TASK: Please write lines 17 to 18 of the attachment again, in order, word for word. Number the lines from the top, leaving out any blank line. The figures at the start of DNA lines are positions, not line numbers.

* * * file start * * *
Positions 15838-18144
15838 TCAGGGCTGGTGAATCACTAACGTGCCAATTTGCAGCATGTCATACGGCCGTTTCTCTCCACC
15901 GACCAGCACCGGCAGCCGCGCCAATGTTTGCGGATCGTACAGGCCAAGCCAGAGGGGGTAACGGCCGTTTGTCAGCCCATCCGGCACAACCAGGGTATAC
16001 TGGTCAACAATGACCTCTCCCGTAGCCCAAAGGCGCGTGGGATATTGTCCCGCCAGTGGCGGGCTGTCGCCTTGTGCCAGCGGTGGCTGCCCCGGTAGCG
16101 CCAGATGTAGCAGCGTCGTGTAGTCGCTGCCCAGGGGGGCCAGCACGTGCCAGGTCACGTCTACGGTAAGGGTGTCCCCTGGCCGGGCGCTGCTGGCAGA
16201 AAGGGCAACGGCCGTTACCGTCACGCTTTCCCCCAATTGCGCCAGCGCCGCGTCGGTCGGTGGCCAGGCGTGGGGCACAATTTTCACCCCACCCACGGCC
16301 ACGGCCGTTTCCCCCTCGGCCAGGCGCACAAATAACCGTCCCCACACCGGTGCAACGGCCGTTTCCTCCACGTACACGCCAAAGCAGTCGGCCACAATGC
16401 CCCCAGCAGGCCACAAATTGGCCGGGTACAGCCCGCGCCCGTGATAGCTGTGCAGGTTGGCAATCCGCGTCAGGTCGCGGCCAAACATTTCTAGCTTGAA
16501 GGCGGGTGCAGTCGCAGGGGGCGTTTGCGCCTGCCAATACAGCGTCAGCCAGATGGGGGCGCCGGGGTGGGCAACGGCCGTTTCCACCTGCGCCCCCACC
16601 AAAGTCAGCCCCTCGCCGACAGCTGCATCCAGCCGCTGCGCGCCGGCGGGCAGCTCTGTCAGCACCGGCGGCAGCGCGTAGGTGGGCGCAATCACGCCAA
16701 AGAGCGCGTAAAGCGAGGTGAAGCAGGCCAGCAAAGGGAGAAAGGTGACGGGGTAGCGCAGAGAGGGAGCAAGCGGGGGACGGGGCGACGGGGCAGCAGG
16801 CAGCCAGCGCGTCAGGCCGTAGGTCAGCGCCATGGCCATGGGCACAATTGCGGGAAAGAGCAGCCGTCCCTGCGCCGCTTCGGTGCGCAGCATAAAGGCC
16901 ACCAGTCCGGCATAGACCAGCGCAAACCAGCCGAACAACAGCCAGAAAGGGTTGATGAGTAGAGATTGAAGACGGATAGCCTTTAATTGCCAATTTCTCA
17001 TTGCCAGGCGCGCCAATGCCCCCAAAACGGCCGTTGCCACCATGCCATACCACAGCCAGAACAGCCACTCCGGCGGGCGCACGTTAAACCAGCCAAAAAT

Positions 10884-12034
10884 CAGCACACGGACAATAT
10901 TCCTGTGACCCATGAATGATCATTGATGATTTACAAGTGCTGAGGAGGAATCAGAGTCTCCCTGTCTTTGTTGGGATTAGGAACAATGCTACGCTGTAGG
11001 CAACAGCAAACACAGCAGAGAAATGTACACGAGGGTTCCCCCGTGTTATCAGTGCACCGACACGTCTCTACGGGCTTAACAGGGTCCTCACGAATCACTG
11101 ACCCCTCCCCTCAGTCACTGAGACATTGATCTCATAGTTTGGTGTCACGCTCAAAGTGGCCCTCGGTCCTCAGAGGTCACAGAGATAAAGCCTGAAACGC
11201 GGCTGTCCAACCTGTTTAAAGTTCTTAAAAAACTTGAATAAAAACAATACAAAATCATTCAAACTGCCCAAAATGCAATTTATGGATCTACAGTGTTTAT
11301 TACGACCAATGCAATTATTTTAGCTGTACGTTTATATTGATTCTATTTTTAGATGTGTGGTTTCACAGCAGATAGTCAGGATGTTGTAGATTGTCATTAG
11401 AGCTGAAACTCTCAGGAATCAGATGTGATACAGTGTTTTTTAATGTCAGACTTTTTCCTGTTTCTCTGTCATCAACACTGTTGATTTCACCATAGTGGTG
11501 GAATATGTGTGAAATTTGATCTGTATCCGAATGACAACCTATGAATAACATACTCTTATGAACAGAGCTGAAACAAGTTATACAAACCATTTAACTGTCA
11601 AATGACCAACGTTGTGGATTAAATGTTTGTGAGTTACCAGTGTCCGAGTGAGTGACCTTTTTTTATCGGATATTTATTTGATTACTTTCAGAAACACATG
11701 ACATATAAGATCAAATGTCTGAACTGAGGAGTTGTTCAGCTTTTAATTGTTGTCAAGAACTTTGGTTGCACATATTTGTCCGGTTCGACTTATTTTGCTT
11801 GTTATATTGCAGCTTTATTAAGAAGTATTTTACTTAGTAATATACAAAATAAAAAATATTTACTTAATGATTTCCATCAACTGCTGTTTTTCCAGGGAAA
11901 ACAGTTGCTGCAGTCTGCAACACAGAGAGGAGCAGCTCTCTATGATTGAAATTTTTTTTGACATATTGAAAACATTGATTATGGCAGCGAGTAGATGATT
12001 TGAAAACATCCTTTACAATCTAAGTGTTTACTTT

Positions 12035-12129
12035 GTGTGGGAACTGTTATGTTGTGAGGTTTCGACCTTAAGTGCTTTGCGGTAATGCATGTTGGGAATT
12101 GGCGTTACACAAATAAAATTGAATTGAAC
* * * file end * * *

10901 TCCTGTGACCCATGAATGATCATTGATGATTTACAAGTGCTGAGGAGGAATCAGAGTCTCCCTGTCTTTGTTGGGATTAGGAACAATGCTACGCTGTAGG
11001 CAACAGCAAACACAGCAGAGAAATGTACACGAGGGTTCCCCCGTGTTATCAGTGCACCGACACGTCTCTACGGGCTTAACAGGGTCCTCACGAATCACTG